The readers write:
Enjoyed your piece about CNN king Larry King, and I'm pleased that you portrayed the sorry side of him when it comes to his stay in Miami. Now a multi-millionaire, that yutz has never paid back the people he fleeced here in South Florida: the countless loans, the unpaid restaurant and bar tabs. Sure, some of those place are out of business, and some of the people he fraudulently borrowed money from are dead. But a debt is a debt is a debt, unpaid or otherwise. What a scumbag.
Ft. Pierce, FL
It would have been interesting to read whether Larry King thinks he has a moral obligation -- clearly he doesn't have a legal one -- to pay the debts owed to many Miamians when he filed for bankruptcy now that he is a multi-millionaire.
This is the first article I can recall about Mr. King since his success at CNN where anyone speaks about his financial woes in Miami. Credit goes to a man that can leave an area in shame and make himself a legend elsewhere. Who knows what he disclosed or how much
due diligence CNN did then.
Real credit and fortitude would be how he handled those issues once he became successful, like Valjean in Les Miserable. It could make an interesting article to find out who were his creditors and if they were ever paid back any principal, interest, or other remunerations.
Rafael R. Palacios
It's interesting that most of the mail I got from Miami on Sunday's story on Larry King concentrated on the bad debts he left behind in South Florida, while the letters from the rest of the country -- we'll get to those later today -- were directed more toward his qualities as a broadcaster. It's not hard to understand why; King left a lot of Miami people in the financial lurch when he moved to Washington in 1978 and declared bankruptcy. That wiped out more than $332,000 in debt, to everybody from ex-wives to Disney World. A tiny handful of individual debtors -- like a junior-high teacher who had paid King to pitch an idea for a TV show to the networks -- got their money back, but they were the definite exceptions.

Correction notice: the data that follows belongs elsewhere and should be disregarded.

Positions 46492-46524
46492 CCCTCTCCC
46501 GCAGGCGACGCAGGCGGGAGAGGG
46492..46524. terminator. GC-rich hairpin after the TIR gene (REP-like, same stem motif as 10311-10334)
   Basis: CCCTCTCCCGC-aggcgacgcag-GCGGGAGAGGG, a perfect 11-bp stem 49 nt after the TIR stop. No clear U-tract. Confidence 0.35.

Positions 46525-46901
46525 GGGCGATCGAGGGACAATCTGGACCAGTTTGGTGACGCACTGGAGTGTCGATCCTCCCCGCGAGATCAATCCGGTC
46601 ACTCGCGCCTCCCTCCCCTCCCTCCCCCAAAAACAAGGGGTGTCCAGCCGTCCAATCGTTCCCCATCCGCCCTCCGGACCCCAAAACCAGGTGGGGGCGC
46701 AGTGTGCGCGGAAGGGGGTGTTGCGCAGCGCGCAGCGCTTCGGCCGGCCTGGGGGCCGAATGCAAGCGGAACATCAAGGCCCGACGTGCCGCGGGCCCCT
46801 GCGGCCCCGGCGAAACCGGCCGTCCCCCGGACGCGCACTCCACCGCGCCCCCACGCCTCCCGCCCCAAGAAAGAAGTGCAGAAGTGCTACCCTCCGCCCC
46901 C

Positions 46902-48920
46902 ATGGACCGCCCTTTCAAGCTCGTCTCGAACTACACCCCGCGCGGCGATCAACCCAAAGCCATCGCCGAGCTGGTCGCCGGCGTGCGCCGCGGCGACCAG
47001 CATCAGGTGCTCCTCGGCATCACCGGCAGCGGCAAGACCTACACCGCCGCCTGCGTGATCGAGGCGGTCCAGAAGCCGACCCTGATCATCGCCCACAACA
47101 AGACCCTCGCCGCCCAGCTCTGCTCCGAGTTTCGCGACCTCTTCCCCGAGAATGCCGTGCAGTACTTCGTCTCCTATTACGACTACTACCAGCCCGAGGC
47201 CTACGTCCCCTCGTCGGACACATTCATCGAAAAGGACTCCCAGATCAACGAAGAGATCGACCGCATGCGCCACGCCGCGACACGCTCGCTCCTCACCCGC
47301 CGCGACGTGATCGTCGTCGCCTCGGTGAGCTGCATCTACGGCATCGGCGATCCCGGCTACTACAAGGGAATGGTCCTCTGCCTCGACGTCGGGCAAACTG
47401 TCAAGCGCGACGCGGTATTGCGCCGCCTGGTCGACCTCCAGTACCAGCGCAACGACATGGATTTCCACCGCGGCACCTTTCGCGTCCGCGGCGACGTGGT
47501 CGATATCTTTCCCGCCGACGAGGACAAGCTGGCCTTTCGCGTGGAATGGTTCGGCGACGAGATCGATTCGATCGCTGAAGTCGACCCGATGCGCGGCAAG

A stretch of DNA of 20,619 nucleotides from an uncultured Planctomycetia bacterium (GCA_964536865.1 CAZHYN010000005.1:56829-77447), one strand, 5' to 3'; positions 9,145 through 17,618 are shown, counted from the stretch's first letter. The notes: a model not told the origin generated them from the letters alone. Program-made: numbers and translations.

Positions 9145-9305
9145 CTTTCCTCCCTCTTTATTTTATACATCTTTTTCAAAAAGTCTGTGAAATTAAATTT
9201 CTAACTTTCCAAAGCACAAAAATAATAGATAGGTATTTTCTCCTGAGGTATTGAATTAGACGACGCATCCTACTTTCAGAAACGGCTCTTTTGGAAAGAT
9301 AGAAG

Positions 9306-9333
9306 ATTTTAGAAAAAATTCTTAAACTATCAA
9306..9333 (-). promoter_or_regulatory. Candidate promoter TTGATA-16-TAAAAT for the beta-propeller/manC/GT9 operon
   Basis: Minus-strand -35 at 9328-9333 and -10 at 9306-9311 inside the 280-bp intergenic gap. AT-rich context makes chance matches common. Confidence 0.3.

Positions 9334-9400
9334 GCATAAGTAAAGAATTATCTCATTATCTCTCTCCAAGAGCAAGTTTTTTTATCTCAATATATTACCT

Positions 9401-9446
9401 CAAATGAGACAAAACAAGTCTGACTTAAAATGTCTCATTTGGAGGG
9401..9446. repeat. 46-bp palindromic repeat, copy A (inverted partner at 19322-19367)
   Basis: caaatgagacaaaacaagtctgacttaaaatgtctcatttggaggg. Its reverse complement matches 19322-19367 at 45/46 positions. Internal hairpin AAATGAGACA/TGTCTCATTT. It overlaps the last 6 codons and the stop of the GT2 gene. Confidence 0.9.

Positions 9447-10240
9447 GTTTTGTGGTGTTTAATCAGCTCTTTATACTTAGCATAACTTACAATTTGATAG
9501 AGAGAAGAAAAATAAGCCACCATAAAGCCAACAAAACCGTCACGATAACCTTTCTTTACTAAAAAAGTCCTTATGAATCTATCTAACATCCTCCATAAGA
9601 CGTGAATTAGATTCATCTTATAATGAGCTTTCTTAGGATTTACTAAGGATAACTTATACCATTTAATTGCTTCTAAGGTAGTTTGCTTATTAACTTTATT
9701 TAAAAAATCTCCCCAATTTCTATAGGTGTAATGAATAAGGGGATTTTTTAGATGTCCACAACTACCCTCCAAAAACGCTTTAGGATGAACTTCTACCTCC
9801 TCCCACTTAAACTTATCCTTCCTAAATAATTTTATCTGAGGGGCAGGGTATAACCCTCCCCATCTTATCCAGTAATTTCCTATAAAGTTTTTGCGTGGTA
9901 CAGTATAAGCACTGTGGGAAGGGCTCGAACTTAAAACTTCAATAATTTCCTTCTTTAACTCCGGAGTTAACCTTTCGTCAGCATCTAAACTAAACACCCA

King has never kept his financial shenanigans a secret, from CNN or anybody else -- there's an entire chapter of his autobiography devoted to them -- but neither does he feel any obligation to pay them. "The reason they have bankruptcy laws is to give people a chance to start anew," he told the Herald in 1991. "Bankruptcy is not a dishonorable thing -- I believe it's part of the First Amendment. If it was dishonorable, a lot of people in Miami would be in big trouble."